For his 100 Records collection, Smith invented a hundred bands, each with its own name and aesthetic. Then he wrote them each a two-sided single, recorded these songs, occasionally with help from other Bay Area rockers, and created art for them. In a project that is part conceptual art, part San Francisco garage smackdown, he curated a collection of 200 songs and boxed them into a five-volume vinyl collection. This single disc CD compilation collects the cream of Smith's 100 records, ten songs in ten styles with Sonny and the Sunsets compadre Kelley Stoltz on drums, and guest shots from Ty Segall, the Fresh & Only's Tim Cohen, Skygreen Leopards' Donovan Quinn and the Sandwitches Heidi Alexander.


Here’s Sonny at the record launch party/gallery exhibition sponsored by KQED

Friday, January 21, 2011

Coleman again…this time with a formal review

I mentioned John Wesley Coleman’s late 2010 record Bad Lady Goes to Jail a couple of weeks ago, liking it a lot and thinking that I wasn’t going to get a chance to review it. But, you know, things change, and a few days after that Otis said I could go ahead and write about it for Dusted. Which I did, and it runs today. I conclude:

Coleman attacks even the oddest subject with a crazy glee, a “yi-yi-yi-ing” abandon that is as hard to resist as it is unsettling. There’s a vertiginous vibe to his bashed-out chords, his careening edge-of-control singing, his manic, pounding rhythms that makes you feel like you’re not on the firmest of ground, that perhaps you and Coleman are pumping your legs wildly, Roadrunner-cartoon-style, in the instant before you plummet down. And yet, you don’t fall. Bad Lady Goes to Jail is a giddy, exuberant, crazily appealing ride from one end to another, and a rickety tour de force that seems like it could blow apart at any minute, but never does.

The rest of the review is here.

You can still get those live mp3s, recorded at WFMU, at the Free Music Archive.

Thursday, January 20, 2011


Wow, been writing a lot of reviews lately. Here's my take on Dolorean's Unfazed, out yesterday on Partisan Records.

Four years after their last album, You Can't Win, an eon in the blog cycle, Dolorean returns with a quiet triumph. The Unfazed is unassumingly beautiful, doggedly self-assured, as weathered and comfortable as an old pair of jeans. In an age of "ooh shiny!" distraction, Dolorean has honed in on essentials and allowed them to speak for themselves.


There are no giveaway MP3s, but if you go now, Spinner is streaming the whole thing.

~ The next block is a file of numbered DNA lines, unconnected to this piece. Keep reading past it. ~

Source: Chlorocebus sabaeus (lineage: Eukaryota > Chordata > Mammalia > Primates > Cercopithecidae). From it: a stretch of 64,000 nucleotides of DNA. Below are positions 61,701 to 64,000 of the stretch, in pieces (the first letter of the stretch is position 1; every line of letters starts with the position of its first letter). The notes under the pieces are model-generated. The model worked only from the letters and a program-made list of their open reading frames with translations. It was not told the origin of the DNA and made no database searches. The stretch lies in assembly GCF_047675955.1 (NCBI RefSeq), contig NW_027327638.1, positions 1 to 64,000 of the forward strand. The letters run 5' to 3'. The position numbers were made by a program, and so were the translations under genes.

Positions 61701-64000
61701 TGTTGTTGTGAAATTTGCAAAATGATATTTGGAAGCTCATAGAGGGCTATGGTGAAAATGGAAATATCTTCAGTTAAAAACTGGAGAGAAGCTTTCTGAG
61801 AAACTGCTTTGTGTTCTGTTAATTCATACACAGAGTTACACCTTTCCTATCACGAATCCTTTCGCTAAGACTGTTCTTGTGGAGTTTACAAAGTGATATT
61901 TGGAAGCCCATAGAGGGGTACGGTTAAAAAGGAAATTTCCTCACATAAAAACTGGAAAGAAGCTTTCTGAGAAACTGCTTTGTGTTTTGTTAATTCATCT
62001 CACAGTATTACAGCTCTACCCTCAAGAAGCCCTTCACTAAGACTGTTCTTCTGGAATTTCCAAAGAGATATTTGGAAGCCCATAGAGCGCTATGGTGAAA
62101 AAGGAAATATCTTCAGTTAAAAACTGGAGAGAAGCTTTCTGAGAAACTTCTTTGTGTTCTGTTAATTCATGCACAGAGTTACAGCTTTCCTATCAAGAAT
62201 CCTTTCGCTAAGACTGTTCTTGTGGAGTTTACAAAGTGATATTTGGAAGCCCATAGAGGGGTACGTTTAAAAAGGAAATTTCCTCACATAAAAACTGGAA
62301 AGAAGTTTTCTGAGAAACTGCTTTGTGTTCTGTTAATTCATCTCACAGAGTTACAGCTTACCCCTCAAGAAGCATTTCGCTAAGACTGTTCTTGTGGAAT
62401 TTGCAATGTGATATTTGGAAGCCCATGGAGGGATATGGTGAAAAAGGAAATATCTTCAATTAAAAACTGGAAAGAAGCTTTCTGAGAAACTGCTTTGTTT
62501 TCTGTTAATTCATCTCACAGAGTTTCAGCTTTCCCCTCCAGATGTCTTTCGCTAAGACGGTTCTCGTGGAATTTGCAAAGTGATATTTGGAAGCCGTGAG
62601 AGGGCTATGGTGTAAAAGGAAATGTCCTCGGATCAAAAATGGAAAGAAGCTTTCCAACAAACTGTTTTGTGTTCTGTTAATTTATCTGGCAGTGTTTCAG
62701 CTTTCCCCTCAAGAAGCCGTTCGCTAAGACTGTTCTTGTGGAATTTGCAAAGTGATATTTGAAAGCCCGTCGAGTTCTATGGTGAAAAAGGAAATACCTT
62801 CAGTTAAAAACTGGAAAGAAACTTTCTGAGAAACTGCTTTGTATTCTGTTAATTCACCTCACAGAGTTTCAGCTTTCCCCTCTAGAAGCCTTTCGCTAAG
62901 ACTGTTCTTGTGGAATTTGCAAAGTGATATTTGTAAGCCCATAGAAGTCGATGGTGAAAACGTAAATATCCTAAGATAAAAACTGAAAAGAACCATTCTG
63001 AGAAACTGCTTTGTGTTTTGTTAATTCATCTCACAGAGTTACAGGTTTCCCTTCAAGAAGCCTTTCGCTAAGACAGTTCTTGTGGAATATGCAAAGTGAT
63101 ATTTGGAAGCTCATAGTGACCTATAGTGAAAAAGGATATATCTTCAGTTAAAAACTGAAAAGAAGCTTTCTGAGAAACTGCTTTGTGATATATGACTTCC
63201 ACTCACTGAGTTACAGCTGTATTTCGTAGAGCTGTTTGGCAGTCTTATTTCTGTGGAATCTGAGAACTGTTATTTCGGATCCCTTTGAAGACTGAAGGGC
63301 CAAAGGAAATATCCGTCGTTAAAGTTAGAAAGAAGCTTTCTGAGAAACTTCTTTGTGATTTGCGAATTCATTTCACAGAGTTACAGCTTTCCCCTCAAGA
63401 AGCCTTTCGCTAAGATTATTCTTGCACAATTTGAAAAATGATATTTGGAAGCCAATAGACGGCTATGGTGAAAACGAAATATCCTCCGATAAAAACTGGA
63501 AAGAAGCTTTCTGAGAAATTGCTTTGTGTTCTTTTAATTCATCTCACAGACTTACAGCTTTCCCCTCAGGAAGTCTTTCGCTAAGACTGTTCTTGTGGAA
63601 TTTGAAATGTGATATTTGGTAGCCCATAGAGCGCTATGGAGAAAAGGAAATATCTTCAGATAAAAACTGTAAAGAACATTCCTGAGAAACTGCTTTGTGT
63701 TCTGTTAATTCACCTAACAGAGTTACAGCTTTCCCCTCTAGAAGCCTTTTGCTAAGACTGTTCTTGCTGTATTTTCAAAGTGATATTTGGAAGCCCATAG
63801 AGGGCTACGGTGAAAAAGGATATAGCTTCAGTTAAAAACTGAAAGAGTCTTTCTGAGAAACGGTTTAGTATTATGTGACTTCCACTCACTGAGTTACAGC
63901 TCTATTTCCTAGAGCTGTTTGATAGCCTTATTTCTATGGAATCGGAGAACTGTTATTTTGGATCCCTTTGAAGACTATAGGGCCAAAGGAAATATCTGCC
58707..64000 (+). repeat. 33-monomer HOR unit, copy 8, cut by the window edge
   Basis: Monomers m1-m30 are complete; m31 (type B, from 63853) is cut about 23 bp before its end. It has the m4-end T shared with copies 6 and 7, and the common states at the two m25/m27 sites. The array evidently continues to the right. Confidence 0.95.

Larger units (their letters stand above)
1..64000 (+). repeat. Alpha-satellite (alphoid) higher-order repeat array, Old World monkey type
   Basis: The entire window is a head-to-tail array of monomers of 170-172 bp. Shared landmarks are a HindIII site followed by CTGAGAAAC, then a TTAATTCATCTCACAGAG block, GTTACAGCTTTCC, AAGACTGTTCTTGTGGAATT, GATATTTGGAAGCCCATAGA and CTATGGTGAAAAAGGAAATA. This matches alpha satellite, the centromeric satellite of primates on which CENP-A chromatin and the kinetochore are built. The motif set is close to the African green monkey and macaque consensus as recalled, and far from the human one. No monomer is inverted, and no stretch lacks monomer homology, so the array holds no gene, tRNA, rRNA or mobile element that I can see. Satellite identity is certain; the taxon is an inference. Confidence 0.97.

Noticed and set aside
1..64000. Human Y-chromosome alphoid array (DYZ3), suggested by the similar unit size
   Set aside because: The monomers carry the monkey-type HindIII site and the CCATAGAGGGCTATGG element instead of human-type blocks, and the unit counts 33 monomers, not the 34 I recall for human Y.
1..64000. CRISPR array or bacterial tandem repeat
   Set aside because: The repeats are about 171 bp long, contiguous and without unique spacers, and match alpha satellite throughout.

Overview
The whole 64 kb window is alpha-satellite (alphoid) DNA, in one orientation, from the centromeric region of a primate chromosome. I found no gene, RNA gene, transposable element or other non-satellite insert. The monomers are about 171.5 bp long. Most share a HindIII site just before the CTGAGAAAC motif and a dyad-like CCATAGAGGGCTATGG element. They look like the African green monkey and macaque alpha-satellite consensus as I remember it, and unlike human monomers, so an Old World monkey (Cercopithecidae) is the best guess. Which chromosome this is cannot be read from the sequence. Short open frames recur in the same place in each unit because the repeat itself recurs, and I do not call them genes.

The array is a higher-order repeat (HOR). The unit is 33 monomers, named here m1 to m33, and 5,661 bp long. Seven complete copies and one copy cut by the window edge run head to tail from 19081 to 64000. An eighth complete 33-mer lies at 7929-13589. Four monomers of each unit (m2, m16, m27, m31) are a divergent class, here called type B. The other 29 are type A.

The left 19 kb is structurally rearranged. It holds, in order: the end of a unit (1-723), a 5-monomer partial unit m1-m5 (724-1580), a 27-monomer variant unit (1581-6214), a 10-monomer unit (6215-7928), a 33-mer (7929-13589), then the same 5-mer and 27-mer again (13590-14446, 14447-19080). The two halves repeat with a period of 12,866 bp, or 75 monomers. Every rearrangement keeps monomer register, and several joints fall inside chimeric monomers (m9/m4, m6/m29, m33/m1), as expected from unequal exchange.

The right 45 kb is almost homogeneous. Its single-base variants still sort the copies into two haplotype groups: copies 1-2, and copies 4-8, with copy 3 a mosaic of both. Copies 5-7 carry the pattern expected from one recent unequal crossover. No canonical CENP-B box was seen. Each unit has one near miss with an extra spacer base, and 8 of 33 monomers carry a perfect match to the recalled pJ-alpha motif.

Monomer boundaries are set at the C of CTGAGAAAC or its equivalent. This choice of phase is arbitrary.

Live performance of the title track

For context, John Schact’s two part interview with Dolorean songwriter Al James
Part one

Part two

Wednesday, January 19, 2011

I Was a King

Have to say that I started off the week eh-ing about I Was a King, the Norwegian pop band whose Old Friends album is coming out this week on Sounds Familyre. It was a little too sugary, Beatles-y pop for me the first couple of times through, and Frode Strømstad’s voice is about as high and cute and ingratiatingly melodic as anything this side of Robert Schneider. But listen long enough and all sorts of weird bits start to emerge, the musical/saw and banjo duel that ushers in “Learn to Fly,” the slanted rock aggression at the start of “The Wylde Boys” and, even on tightly harmonized, hooky “Nightwalking,” a bizarre eruption of orchestral dissonance in the midst of well constructed verses and choruses. So, maybe Old Friends is not quite as stultifyingly familiar as it seems on first listen and maybe it’s worth a second and a third.

Here’s “Nightwalking” via Stereogum, so you can decide for yourself.

Tuesday, January 18, 2011

Incoming…Fergus & Geronimo

Hardly Art, which is Sub Pop’s little brother label, has a new smart alecky, lo-fi-and-proud-of-it band from Texas called Fergus & Geronimo. The band is essentially two guys, Jason Kelly and Andrew Savage, and their debut is all over the indie map, with the common factor seeming to be a certain wry, sarcastic intelligence, a general dissatisfaction with the world the way it is. Hardly Art has selected Spector-influenced “Powerful Lovin’” as the free mp3, but really, the reason I’m writing about this band is their pissed off tour de force, “Wanna Know What I Would Do?”. For me, it’s the highlight of Unlearn, if only because it lands so hard on the posers and free-riders that are somehow still squeezing money out of an otherwise unremunerative music business (cos you know the bands aren’t getting any)…yeah, wonder who they’re talking about?

Here’s my favorite verse:
“Wanna know what I would do?/I’d buy a round of drinks for someone new/I’d promise lots of pussy/to somebody that cared/and drop the names of bands who impressed chicks downstairs.”

And also,